Elizabeth Einig will say she is “terrified” of putting herself in the spotlight. But this Schaumburg teenager regularly faces down her fears, if she thinks she can help someone.
Einig, 16, a junior at James B. Conant High School in Hoffman Estates, has spoken publicly of her struggles with depression to help raise funds for a Libertyville counseling center. She has also spearheaded the establishment of a mental health awareness day at Conant that is on its way to becoming an annual event.
After struggle with depression, Schaumburg teen educates peers + fights stigma of mental health
Einig comes from a service-oriented family. “I can’t remember a time when I didn’t do service,” she says. She has been a stalwart at bake sales and car washes for years, she says, and she continued her activities with the Girl Scouts into high school largely because she wanted to try for the organization’s prestigious Gold Award, given upon the successful completion of a challenging service project.
The depression Einig experienced in seventh and eighth grades made a big impression on her. Although she met with a therapist and eventually “pulled out of it,” she says, those two years were a dark time in her life. “I think a big thing is, you can’t shut yourself out from the world. You should talk with therapists whenever you need to.”
This lesson loomed so large in her life that she wanted to share it. “I don’t want anyone else to feel like that,” Einig says. “When I got enough courage, I decided to work for mental health awareness.”
She resolved to make this work the focus of her Girl Scout Gold Project. Only when she began to work on the project did Einig realize how great the need is.
“One in four people suffers from mental illness. That was a lot higher than I expected. A lot of those people don’t get help.”
In October 2014, working with Conant High’s student council, an anti-bullying club, the school psychologist, and a number of teachers, staff and students, Einig organized the first annual Mental Health Awareness Day at her school.
The group set up tables in the hallways with literature about mental health conditions and resources, and put out containers full of “things that make you happy, or will ground you, based on the five senses”—tea light candles, chocolates, little journals—and let people put together their own “self-care kits.” Nearby, a large poster invited students to write a positive message on a Post-it note and display it on the poster for everyone to see. The poster was such a hit that it won a place on a wall outside the counselors’ offices.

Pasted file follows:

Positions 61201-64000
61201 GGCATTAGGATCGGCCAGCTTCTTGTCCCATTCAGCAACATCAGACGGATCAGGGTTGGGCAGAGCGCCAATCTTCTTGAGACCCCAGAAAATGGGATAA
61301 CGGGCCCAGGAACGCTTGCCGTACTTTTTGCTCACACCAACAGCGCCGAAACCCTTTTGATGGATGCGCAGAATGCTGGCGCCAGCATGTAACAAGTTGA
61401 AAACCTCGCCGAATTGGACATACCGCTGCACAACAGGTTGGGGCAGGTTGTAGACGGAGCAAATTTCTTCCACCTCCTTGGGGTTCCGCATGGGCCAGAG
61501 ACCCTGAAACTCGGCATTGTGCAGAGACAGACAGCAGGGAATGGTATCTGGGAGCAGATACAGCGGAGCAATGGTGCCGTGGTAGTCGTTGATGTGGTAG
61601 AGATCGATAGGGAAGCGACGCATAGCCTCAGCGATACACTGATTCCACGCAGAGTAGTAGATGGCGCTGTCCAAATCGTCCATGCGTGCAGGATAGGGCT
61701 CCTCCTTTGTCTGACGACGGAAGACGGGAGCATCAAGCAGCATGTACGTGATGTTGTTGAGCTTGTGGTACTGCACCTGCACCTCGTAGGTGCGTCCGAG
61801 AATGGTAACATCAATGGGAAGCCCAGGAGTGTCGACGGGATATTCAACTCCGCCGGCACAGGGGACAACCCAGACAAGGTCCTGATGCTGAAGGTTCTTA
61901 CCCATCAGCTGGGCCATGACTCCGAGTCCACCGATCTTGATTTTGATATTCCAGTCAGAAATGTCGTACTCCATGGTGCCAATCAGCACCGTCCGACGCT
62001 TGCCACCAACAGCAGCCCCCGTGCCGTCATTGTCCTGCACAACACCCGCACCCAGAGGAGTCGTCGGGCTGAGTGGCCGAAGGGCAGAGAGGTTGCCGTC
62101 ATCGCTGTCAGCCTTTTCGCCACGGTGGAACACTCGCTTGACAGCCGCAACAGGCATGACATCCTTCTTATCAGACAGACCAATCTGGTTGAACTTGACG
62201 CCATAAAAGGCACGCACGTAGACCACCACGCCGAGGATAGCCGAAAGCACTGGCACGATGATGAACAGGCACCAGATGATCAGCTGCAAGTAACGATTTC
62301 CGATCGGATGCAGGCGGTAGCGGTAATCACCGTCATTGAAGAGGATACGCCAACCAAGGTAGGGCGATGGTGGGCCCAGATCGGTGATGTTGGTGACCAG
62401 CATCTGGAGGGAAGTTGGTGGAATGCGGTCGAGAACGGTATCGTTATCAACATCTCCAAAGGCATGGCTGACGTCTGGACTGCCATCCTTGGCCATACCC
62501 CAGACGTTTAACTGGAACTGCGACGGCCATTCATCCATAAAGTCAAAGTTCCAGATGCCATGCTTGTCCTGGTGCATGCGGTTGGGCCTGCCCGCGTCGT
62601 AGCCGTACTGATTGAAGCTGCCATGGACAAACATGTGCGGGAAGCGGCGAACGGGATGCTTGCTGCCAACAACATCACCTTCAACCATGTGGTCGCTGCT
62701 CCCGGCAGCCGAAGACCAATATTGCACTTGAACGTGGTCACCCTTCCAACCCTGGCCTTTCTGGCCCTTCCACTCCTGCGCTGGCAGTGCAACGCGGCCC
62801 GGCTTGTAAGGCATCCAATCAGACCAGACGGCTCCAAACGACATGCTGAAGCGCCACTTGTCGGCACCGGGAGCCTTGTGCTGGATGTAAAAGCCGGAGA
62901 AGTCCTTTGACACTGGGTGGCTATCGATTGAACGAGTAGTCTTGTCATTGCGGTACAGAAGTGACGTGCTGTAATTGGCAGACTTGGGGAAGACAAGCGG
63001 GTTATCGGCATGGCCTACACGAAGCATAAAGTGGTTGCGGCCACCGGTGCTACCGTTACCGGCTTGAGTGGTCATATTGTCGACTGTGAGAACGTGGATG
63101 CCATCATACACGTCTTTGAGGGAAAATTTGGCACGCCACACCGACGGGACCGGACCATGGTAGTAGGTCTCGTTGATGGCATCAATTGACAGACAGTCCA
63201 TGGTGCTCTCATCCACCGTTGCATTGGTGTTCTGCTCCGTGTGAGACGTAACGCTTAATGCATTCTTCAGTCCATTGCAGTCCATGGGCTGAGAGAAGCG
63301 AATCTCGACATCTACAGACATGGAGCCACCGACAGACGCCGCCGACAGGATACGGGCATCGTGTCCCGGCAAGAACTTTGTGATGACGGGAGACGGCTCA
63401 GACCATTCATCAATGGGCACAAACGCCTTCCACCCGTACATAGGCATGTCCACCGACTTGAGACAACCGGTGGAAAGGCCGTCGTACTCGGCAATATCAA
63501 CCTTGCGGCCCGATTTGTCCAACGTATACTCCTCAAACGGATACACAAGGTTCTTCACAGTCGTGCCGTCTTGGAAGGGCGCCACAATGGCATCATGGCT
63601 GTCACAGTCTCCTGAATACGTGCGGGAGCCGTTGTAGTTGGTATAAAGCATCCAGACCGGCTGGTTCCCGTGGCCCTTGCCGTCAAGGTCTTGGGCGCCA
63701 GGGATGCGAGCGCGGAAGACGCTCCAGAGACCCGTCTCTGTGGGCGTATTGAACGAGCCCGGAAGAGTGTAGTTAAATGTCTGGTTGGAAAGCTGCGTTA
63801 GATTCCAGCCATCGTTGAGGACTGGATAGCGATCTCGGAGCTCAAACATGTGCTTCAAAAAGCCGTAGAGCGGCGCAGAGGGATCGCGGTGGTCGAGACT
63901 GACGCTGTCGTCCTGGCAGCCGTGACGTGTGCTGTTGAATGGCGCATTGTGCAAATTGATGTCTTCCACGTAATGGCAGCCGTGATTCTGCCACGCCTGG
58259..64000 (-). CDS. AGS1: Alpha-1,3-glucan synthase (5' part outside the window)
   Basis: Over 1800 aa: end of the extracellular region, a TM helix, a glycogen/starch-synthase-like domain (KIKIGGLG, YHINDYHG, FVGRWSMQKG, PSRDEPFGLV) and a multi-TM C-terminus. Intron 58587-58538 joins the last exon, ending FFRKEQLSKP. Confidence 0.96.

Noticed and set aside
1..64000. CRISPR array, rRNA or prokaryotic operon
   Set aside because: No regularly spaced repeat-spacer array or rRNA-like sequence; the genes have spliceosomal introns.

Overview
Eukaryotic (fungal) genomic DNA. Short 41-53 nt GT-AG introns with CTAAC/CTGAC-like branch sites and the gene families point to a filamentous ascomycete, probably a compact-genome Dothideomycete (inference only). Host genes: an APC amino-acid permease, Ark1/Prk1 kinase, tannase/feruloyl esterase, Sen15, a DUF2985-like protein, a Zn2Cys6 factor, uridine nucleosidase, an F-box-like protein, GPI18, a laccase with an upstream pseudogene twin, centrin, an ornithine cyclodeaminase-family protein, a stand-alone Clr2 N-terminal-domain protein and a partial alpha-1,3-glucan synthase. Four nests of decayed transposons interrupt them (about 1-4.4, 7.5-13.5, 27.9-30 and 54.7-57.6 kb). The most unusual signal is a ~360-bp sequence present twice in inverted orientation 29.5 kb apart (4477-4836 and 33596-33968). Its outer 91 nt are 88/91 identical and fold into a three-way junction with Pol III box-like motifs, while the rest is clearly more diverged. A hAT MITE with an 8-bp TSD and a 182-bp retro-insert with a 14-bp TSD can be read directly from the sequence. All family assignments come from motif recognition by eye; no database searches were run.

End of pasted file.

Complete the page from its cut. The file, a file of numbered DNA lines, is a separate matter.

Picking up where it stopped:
A few weeks later, Einig was the keynote speaker at the annual gala of Youth and Family Counseling of Libertyville: sharing a video she had made about the importance of mental health services for young people, and speaking briefly in person before a crowd of about 300 people. The gala raised $140,000, up more than $40,000 from the previous year, according to YFC executive director Janelle Moravek.
Einig says, “The room was full of important adults, and getting up to speak was hard. I don’t actually even remember it. It terrified me. I think I got the courage to do it from thinking, ‘This isn’t about me. It’s for other people.’”
Einig hopes to become a neuroscientist researching mental health one day. “I would really like to work on getting rid of the stigma around mental disorders.”
“A lot of people are afraid to talk with someone about their problems,” Einig says. “There are a lot of resources out there, but people have to know about them.”